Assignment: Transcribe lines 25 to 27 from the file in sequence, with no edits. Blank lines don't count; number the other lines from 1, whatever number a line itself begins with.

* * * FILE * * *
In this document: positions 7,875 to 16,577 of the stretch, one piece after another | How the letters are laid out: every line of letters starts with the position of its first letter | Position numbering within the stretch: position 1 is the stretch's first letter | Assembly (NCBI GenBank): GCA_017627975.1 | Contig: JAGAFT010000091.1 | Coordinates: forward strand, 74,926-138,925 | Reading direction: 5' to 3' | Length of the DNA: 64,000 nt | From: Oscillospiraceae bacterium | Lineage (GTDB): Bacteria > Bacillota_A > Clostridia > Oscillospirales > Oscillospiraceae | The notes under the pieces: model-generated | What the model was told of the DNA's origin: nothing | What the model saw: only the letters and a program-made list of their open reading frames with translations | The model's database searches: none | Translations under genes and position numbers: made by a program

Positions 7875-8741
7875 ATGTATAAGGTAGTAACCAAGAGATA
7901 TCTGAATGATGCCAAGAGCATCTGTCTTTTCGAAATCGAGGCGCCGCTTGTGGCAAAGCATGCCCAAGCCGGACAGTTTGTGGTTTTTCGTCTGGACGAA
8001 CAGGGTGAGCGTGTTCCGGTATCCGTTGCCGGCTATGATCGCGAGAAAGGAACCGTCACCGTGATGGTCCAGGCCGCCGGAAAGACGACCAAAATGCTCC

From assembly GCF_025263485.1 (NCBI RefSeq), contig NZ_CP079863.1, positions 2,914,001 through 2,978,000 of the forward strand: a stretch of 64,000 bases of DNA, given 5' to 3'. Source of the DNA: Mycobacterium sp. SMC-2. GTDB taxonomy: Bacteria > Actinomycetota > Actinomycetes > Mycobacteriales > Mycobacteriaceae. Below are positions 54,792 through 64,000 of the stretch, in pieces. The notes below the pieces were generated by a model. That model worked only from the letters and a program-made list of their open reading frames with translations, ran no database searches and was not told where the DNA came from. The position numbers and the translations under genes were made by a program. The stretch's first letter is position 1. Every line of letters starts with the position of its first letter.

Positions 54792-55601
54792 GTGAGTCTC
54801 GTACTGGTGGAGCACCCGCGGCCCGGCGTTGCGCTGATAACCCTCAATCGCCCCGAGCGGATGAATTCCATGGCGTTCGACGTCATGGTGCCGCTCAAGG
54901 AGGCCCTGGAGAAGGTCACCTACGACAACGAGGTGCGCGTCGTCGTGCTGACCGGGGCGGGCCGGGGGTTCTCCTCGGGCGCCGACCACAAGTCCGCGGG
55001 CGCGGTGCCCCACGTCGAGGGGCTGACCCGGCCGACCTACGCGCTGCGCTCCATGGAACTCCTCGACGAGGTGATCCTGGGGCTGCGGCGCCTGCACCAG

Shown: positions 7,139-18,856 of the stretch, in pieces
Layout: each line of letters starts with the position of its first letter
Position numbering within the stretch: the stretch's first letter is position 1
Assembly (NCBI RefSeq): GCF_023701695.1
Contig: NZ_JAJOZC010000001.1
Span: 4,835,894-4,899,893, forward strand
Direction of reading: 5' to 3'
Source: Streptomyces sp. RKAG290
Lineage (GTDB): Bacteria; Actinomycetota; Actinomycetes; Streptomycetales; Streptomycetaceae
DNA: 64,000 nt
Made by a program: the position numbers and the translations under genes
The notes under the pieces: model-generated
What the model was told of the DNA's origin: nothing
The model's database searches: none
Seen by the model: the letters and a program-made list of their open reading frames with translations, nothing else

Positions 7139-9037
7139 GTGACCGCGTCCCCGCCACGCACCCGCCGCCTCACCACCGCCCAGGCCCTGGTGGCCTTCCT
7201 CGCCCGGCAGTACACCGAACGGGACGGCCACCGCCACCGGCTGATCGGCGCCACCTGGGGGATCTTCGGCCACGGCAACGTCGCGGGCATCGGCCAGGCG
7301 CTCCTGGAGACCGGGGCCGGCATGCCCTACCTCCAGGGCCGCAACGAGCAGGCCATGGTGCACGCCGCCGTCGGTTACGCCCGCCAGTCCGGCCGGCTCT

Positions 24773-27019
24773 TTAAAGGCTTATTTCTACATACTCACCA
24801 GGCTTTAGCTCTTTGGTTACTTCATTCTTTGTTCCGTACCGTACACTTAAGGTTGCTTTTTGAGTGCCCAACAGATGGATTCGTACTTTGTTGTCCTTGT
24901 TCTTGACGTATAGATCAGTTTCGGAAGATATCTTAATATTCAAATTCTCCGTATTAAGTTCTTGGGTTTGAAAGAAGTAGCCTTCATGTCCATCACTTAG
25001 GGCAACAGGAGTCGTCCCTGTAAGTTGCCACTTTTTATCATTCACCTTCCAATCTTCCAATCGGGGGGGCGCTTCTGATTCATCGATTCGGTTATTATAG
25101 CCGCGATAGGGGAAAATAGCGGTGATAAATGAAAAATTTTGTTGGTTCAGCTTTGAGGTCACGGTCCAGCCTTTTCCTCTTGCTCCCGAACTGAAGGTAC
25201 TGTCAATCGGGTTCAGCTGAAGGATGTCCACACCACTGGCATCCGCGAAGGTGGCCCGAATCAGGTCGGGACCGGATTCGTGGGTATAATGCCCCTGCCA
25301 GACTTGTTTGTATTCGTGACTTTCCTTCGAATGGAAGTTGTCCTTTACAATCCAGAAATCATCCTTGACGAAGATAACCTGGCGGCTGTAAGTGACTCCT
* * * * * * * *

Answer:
The model's database searches: none
Seen by the model: the letters and a program-made list of their open reading frames with translations, nothing else

Positions 7139-9037